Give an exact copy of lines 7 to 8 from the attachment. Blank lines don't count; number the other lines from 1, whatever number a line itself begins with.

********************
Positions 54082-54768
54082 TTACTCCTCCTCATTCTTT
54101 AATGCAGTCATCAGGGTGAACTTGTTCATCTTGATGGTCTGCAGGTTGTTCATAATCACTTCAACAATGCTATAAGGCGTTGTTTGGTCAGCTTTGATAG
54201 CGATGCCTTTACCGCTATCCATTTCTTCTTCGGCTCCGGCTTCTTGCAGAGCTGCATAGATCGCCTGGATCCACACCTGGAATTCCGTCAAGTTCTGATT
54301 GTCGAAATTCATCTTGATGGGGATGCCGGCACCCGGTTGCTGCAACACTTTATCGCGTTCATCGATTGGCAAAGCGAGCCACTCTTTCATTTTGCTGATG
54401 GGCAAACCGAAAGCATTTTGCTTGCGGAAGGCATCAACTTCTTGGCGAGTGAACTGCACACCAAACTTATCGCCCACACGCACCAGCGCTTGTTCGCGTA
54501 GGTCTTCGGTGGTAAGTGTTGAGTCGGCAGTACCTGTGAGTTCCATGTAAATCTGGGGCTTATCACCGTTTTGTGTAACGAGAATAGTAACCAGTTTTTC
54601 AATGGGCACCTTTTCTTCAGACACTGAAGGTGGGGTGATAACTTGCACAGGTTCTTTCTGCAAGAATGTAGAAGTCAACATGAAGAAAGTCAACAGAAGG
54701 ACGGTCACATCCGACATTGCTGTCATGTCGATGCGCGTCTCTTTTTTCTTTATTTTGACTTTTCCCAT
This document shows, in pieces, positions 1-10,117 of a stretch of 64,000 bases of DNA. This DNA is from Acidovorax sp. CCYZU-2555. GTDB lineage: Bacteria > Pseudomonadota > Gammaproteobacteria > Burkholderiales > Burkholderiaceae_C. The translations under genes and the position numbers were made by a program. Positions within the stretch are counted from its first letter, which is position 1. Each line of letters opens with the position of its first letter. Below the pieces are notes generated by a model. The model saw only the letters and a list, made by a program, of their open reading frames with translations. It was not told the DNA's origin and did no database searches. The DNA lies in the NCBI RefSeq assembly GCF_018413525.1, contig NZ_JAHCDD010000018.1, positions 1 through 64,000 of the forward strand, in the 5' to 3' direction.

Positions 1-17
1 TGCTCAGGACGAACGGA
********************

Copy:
54501 GGTCTTCGGTGGTAAGTGTTGAGTCGGCAGTACCTGTGAGTTCCATGTAAATCTGGGGCTTATCACCGTTTTGTGTAACGAGAATAGTAACCAGTTTTTC
54601 AATGGGCACCTTTTCTTCAGACACTGAAGGTGGGGTGATAACTTGCACAGGTTCTTTCTGCAAGAATGTAGAAGTCAACATGAAGAAAGTCAACAGAAGG